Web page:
Samuda urges athletes to ignore COVID-19 conspiracy theories
Jamaica Olympic Association (JOA) President Christopher Samuda said despite the negative discourse, he advised athletes looking to compete at the Olympic Games this summer to not entertain conspiracy theories about COVID-19 vaccines.
Speaking at an online Rotary Club of Downtown Kingston meeting yesterday, Samuda says that it is a personal choice whether to vaccinate.
"We (JOA) have a responsibility to provide medical information to the athletes and coaches and we encourage them to sit with their personal physicians to assist them in making an informed decision," he said.
"They should not ingest thoughts about conspiracy theories about vaccinations.
"The JOA has a duty to advise itself about all the factors in deciding on the journey to the destination being pursued.
"And to date, with all factors being considered, we continue to prepare for that journey. So the due consideration is the decision to journey or not to journey, or to vaccinate or not vaccinate."
Samuda says, however, that the JOA expects the Games to occur.
"From all indications, barring any precipitous event that will frustrate the journey and cancel the destination, the games will begin," he said.
Their own safety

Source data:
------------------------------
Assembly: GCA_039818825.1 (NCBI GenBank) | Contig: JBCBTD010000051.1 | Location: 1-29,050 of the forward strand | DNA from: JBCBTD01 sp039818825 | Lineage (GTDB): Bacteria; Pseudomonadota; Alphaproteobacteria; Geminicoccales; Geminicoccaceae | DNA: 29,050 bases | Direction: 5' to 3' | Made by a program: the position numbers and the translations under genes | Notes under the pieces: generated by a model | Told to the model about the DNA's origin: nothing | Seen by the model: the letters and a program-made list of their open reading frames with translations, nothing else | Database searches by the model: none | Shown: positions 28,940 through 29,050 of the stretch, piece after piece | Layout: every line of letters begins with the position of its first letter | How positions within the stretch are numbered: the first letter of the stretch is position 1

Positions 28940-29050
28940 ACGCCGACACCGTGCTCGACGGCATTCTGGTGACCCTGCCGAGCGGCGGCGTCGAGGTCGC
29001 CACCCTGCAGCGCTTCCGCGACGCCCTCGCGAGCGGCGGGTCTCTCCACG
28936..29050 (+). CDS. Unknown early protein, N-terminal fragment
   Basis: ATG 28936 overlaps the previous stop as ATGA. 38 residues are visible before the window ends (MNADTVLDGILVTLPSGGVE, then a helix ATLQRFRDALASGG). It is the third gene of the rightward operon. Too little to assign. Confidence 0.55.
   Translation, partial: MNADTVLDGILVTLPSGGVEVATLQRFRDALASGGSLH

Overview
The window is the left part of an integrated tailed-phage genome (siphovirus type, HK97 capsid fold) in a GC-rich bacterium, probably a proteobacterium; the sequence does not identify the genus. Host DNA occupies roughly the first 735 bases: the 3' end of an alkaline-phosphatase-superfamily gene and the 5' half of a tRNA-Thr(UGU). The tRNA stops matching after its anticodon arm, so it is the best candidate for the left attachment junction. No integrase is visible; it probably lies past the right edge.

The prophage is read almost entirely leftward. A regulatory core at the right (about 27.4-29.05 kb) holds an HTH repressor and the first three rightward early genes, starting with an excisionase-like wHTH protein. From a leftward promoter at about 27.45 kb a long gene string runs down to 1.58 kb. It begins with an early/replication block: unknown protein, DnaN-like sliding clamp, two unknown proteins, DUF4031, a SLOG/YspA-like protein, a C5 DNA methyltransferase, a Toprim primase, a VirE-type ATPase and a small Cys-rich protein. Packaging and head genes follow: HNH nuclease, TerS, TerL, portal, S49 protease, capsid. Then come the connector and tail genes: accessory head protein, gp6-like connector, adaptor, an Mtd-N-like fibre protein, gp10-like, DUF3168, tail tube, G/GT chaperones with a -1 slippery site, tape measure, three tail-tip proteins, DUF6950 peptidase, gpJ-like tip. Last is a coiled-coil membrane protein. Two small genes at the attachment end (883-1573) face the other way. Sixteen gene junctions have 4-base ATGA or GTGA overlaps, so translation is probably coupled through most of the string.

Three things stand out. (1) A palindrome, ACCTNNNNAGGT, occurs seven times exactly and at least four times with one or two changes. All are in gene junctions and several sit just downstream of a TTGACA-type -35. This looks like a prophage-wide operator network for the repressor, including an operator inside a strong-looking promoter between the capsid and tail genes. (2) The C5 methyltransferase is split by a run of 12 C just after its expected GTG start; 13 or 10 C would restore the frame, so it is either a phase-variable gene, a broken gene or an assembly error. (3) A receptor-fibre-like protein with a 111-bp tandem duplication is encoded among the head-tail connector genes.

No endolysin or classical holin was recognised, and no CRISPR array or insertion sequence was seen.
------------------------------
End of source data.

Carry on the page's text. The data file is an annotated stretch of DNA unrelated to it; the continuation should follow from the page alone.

"But athletes, coaches, professionals, and officials in the interest of their own safety and health, have the right to say 'No, I am not going to Tokyo.'
"It is a personal and private right and I respect the exercising of that right," he said.
"The rigid and robust protocols include rigorous and invasive testing regimes from arrival to departure, which is non-negotiable, and it's mandatory to quarantine if you are not vaccinated.
"But the Games are on, so let the games begin. It is the rallying cry of the hierarchy of the global Olympic."
Samuda said that the athletes, the primary employees of the sporting industry, have waited patiently for five years (the Olympics were postponed last year because of the pandemic), and to earn their glory and to use world's pinnacle platform in multi-sports competition to demonstrate their marketability value to sponsors.
"Athletes go to work every day just like us," he said. "They go with the expectation that when they work, money will be in the bank to feed their families and their children, so by the sweat of their brow they eat and they participate and we enjoy in the comfort of our offices.
"So should the Olympic movement give in to viral invasion? Or should it pick up arms against the enemy in sport in fighting the battles on the way to winning the war?"